Scientific American article. Also see these:
of April 27 Arms Control Association Briefing on the Future of the
US Nuclear Weapons Complex and the Reliable Replacement
Warheads: The Reliable Replacement Warhead Program and the Life
Extension Program,” Congressional Research Service, April 4,
On April 19 the Partnership for Global Security released its
analysis of the State Department Fiscal Year 2008 ‘WMD Threat
Reduction’ program budget request.
The April 26
Guardian reports on the launch of a massive US program to scan
for radioactive material that could be used by terrorists.
The Washington Post
reported that the House Armed Services subcommittee voted May 2
to establish a year-long, bipartisan commission to reevaluate the
US nuclear strategic posture for the post-9/11 world.
On April 20 the Washington Post
reported that US officials, frustrated by the slow pace of
negotiating final agreements with India on President Bush’s deal to
give it access to civil nuclear technology, have informed the
Indian government that they want a major push next month to
complete negotiations before the deal unravels from bureaucratic
inertia and increased congressional anxiety of India’s dealings
This April 21 New York Times
article reports on the debate in India over whether limitations
on their nuclear activities offend the country’s sense of
On April 12 IAEA head Mohamed ElBaradei
said Iran is operating only several hundred centrifuges at its
uranium enrichment plant at Natanz, despite its claims to have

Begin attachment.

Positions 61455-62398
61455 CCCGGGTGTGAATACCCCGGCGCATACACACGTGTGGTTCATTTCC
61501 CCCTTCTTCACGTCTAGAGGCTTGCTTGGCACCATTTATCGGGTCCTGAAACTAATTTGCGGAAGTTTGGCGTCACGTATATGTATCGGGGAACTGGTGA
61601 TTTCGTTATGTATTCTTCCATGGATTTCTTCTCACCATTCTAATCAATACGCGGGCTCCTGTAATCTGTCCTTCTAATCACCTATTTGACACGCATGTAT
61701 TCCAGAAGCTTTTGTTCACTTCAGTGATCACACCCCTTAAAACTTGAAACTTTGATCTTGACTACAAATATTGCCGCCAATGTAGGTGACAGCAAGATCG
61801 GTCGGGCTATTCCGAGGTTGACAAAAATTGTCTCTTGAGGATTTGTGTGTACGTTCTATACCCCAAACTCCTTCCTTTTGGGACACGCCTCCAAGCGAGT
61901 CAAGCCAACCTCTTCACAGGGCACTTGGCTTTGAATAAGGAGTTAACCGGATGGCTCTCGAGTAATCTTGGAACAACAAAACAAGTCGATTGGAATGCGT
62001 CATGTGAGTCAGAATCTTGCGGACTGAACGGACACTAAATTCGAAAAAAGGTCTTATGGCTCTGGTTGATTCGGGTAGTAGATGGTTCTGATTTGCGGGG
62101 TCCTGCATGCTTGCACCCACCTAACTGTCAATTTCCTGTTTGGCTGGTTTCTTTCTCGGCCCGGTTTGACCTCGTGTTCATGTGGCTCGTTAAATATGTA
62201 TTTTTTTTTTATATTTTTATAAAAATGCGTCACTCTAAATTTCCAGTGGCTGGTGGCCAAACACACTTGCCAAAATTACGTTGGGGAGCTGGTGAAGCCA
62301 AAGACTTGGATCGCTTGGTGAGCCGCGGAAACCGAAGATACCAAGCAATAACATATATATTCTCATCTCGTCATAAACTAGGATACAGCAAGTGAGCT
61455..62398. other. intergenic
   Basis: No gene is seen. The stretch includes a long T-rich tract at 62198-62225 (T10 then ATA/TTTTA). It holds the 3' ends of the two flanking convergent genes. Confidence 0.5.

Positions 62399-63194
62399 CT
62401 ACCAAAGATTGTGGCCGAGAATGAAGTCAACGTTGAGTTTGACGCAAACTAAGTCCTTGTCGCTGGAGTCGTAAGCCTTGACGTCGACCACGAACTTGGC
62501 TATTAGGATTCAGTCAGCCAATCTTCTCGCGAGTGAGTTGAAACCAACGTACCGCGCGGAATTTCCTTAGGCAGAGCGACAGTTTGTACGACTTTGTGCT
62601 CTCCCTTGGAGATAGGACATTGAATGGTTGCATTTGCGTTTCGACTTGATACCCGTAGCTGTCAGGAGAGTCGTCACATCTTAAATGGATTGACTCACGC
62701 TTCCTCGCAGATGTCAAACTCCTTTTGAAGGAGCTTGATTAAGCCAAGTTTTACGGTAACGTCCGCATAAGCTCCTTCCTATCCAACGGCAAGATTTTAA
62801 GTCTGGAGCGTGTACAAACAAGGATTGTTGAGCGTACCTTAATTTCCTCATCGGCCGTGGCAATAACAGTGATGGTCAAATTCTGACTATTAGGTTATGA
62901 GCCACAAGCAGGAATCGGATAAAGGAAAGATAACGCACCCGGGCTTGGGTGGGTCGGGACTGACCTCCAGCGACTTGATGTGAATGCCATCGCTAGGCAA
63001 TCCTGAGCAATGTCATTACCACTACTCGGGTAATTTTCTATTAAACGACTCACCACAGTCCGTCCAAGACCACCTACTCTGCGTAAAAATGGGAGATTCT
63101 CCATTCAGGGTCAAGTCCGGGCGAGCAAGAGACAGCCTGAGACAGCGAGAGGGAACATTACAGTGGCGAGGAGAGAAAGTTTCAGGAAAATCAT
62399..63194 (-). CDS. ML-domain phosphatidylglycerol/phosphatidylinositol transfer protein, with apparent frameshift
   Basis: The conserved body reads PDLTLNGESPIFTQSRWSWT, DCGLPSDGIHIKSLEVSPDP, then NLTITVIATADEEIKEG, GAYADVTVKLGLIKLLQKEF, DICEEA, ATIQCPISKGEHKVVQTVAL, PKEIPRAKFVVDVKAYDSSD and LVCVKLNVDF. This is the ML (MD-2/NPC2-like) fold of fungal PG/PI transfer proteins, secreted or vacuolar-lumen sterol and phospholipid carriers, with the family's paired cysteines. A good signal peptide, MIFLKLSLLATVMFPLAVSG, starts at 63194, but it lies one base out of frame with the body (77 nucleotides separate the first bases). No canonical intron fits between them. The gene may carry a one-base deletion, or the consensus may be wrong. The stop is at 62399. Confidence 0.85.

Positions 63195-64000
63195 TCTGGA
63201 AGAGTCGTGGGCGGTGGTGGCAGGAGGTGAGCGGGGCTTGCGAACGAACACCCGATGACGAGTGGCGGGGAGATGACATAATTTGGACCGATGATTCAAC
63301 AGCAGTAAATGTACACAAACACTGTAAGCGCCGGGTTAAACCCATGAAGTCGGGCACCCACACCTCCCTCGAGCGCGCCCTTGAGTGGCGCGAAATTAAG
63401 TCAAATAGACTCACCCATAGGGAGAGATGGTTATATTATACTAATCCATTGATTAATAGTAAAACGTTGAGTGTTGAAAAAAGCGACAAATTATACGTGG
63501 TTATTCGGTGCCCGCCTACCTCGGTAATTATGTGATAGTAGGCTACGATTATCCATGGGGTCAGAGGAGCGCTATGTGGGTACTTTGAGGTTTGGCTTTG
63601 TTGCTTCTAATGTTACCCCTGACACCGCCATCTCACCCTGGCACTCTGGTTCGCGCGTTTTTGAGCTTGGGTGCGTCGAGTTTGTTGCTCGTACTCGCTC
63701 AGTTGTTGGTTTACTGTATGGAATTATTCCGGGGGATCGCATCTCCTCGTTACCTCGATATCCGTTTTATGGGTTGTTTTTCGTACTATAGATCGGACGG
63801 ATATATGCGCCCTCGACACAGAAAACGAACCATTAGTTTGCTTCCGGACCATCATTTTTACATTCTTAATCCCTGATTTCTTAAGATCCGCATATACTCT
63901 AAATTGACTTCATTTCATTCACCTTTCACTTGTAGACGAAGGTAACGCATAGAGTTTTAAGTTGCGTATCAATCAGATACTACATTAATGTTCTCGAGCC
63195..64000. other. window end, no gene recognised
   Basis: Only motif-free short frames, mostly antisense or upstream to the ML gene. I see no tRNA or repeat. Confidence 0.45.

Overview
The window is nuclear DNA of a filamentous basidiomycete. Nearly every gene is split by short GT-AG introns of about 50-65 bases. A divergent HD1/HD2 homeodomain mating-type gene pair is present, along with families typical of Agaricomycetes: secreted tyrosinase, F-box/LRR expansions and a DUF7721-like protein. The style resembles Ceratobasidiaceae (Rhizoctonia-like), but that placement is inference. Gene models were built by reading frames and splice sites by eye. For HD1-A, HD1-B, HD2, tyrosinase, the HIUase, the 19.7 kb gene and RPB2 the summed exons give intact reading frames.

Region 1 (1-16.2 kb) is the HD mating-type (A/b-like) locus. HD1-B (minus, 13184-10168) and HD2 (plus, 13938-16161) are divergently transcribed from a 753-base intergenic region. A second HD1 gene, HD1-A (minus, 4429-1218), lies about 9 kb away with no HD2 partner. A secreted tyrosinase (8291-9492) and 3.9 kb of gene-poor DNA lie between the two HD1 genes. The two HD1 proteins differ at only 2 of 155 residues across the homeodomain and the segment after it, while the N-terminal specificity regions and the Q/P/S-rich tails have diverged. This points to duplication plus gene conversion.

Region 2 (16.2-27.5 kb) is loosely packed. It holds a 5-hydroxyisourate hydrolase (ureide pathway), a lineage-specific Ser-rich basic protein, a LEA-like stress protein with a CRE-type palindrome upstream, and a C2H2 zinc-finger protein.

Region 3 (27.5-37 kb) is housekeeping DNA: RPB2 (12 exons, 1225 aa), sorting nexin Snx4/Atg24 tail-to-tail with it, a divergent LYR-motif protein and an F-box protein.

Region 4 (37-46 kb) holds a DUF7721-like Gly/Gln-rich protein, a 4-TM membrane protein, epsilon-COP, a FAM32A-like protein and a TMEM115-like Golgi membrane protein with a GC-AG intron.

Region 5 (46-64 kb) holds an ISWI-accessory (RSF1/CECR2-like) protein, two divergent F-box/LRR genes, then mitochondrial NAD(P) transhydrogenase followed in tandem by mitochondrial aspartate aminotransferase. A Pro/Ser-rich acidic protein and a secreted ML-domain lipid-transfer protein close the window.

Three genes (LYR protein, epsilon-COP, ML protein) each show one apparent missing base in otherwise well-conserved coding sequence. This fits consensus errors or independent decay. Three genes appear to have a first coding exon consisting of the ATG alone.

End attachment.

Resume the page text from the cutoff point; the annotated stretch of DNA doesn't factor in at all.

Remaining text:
activated 3,000. For detail see Michael Levi’s piece
in The New Republic. In this April 13 article
ISN Security Watch investigated the current status of the
Iranian nuclear program.
The April 15 New York Times
reported on how the Iranian nuclear program is motivating
neighboring states to develop their own nuclear power programs.
On April 25 Asia Times reported
on the new round of nuclear talks between Iran and the European
Arms Control Wonk reported
April 26 on the news that the United States is considering a “cold
standby” proposal for Natanz that would allow Iran to retain, but
not operate, some number of cascades.
Iran’s former nuclear negotiator, Hossein Mousavian, was
arrested on April 30 (the same day as Iran objected to the agenda
at the NPT PrepCom in Vienna – see above) on espionage charges, as
a result of “connections and exchange of information with foreign
elements”. Mousavian was a member of the Iranian nuclear
negotiating team until 2005 and before that served as Iran’s
ambassador to Germany. He was a close ally of former President
On April 14, as the New York Times
reported, the first deadline for North Korea to shut down and
seal its main facility for manufacturing nuclear weapons fuel
expired, with no apparent move by the North to fulfill its
commitments. See also BBC
This April 14 Asia Times article looks at
the recent back and forth between the US and North Korea over
moving forward with the agreement to disable North Korean nuclear
On April 30 the International Crisis Group released the briefing
the North Korea Nuclear Breakthrough: Compliance or
Abdul Mannan, Preventing
Nuclear Terrorism in Pakistan: Sabotage of a Spent Fuel Cask or
Commercial Irradiation Source in Transport, The Henry L.
Stimson Center, April 2007.
Robert Alvarez, Radioactive
Wastes and the Global Nuclear Energy Partnership, Institute for
Policy Studies, April 2007.
House Strategic Forces Subcommittee Markup: FY2008 Defense
Authorization, Center for Arms Control and Non-Proliferation,
May 4, 2007.
Mark Fitzpatrick, Editor,
Nuclear Black Markets: Pakistan, A.Q. Khan and the rise of
proliferation networks, Strategic Dossier by The International
Institute for Strategic Studies, may 2007.
Lawrence Scheinman, Equal
Opportunity: Historical Challenges and Future Prospects of the
Nuclear Fuel Cycle, Arms Control Today, May 2007.
Particulate Depleted Uranium Is Cytotoxic and Clastogenic to Human
Lung Cells, Chemical Research in Toxicology, Volume 20
Issue 4, April 2007.